3/5 Everyone has a breaking point… or so reads the tagline for Rod Lurie’s remake of the controversial 1971 film, Straw Dogs. For those who have seen the original, the new movie provides deeper character development and a modern approach to a familiar story; for those who haven’t seen it, Straw Dogs is an engrossing hybrid of drama and action.

David and Amy Sumner, a happy yuppie couple from L.A., relocate to Amy’s deep-South hometown of Blackwater—or “back-water,” as she jests—to move into her rustic childhood home, where he plans to write a screenplay and she plans to take a sabbatical. His first experience, a visit to the local watering hole, where all of the town’s characters seem to converge, turns into a jarring experience thanks to the resident drunk, “Coach” Tom Heddon. Escaping startled but unharmed, the two Californians finally reach the pastoral peace of Amy’s old house, they ease into a relaxed rural lifestyle, but it is quickly disrupted by Charlie and his boisterous posse’s construction project. The Sumners’ hopes for a tranquil country-retreat quickly deteriorate at the hands of Charlie and company, who seem intent on harassing the pair into ruin and running them out of town; the bullies push every possible button and cross every conceivable line, all while hiding behind Charlie’s easy smile and silver tongue. David meekly challenges each escalating violation with impotent response and cowardly under-reaction until Amy’s frustration, inevitably, exceeds her tolerance. In an intensely destructive denouement, the unbearable tension between tormentor and victim explodes in a blaze of violence.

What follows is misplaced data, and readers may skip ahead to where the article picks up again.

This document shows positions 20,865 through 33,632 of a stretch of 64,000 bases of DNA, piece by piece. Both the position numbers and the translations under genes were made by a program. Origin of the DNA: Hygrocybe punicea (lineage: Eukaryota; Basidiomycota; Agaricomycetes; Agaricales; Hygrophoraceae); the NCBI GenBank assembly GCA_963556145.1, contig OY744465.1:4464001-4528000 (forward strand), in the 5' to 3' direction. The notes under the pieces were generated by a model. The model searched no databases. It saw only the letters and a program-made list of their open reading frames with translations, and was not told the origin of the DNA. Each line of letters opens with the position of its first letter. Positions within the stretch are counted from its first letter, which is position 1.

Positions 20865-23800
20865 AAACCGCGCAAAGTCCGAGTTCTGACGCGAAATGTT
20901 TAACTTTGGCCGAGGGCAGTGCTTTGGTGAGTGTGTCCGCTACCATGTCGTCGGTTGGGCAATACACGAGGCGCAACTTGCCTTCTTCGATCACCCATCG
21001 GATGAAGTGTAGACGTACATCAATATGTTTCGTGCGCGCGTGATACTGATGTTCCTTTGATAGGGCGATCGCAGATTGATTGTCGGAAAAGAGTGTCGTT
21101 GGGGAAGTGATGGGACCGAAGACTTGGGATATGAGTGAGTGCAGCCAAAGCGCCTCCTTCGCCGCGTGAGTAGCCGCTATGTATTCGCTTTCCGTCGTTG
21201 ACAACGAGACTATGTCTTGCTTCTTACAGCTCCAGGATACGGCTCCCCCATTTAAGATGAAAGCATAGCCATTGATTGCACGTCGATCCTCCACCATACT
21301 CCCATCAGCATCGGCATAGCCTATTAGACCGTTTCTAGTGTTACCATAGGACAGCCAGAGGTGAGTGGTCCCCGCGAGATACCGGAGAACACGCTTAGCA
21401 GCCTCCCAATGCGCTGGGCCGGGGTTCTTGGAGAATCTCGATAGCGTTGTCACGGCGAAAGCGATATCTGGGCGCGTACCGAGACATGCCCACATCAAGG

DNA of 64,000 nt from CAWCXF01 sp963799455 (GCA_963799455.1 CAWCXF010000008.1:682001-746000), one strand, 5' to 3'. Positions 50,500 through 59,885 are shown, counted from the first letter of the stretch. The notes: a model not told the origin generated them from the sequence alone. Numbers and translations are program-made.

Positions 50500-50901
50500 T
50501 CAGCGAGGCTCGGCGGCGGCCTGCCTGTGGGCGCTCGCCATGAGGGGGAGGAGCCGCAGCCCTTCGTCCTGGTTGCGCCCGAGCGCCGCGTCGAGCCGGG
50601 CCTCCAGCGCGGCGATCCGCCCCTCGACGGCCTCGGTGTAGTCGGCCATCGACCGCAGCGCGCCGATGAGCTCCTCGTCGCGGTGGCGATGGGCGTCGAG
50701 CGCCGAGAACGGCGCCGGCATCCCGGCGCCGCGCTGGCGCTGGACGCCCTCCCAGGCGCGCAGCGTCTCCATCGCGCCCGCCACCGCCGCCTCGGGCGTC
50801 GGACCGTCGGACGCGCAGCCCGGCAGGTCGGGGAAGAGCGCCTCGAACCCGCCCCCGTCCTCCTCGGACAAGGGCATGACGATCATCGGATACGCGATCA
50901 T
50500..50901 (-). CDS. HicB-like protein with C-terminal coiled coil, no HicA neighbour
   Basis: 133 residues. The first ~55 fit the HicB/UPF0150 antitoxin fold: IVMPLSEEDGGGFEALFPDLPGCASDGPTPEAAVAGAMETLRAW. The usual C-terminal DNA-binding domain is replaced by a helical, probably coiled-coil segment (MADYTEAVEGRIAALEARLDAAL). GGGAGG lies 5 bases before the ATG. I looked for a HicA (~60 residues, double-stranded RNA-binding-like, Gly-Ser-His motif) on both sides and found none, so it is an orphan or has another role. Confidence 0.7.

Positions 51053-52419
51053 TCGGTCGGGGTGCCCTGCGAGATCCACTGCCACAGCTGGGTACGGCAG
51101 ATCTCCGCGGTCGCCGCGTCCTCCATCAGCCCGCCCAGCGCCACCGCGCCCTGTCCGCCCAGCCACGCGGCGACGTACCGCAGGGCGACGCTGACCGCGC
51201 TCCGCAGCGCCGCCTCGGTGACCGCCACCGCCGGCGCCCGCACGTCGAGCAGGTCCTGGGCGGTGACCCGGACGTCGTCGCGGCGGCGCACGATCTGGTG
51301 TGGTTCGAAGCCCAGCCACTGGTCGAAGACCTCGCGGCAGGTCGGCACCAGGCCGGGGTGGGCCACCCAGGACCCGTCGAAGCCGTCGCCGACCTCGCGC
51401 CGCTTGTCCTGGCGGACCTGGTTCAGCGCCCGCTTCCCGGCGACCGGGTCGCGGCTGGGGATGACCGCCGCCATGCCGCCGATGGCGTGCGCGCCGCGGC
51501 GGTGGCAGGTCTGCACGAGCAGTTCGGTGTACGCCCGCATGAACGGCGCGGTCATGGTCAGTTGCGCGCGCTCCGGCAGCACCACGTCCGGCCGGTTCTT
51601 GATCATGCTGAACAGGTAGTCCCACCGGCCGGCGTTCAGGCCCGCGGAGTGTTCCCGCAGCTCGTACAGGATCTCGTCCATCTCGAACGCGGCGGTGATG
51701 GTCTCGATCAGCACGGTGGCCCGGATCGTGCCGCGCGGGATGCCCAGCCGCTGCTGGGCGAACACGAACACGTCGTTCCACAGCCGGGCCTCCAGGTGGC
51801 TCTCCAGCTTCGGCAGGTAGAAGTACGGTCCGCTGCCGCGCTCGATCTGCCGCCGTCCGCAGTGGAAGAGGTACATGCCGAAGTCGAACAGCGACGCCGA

Writer-director Rod Lurie, exercises his right to reinterpret liberally, and, in a wholesale rejection of the original’s chauvinistic overtone, transforms the story of The Siege of Trencher’s Farm—the novel on which it’s based—into an entertaining drama and contemporary thriller. The movie as a work completely independent of its predecessor, succeeds in several key areas—namely, the acting, writing, and action-cinematography—but fails in others—like sound-editing and dramatic-cinematography. Though the new film recycles a significant portion of the 1971 script and all of its themes, it aspires to be original by thoroughly remodeling several of its key characters and modernizing its context. The most extensive overhauls are the fresh interpretation of Amy, and the heightened complexity of Charlie Venner; the heroine and the villain, skillfully played by Kate Bosworth (Blue Crush, 21) and Alexander Skarsgård (True Blood, Generation Kill) respectively, take on pivotal roles, combined, overshadowing James Marsden’s for screen-time and importance. Frailty, irrationality, and an irritating womanish disposition in the first Amy are replaced, in Bosworth, by fortitude, shrewdness, and a decidedly bold personality—a fact repeatedly highlighted by the self-referential, “she didn’t have enough lines” comment. Skarsgård, as well, portrays a completely new Charlie who redeems the previously depth-less and, frankly, implausible antagonist; the real strength of his performance lies in the adept portrayal of Charlie’s tumultuous but subtle emotions and unspoken inner-thoughts. James Wood delivers a laudable supporting performance as the angry drunkard, “Coach” Tom Heddon, who plays a crucial role as the catalyst

For better or worse, Lurie’s modernization of Peckinpah’s Straw Dogs  is palatable, even enjoyable; the reason for their stark contrast is a conglomeration of several factors: the conspicuous omission of graphic nudity, the considerable dilution of intense and explicit scenes, the modern audience’s propensity for gore and violence, and the privy viewer’s anticipation for more vicious images. Despite specific artistic failures, Straw Dogs is altogether an invigorating and worthwhile cinematic experience.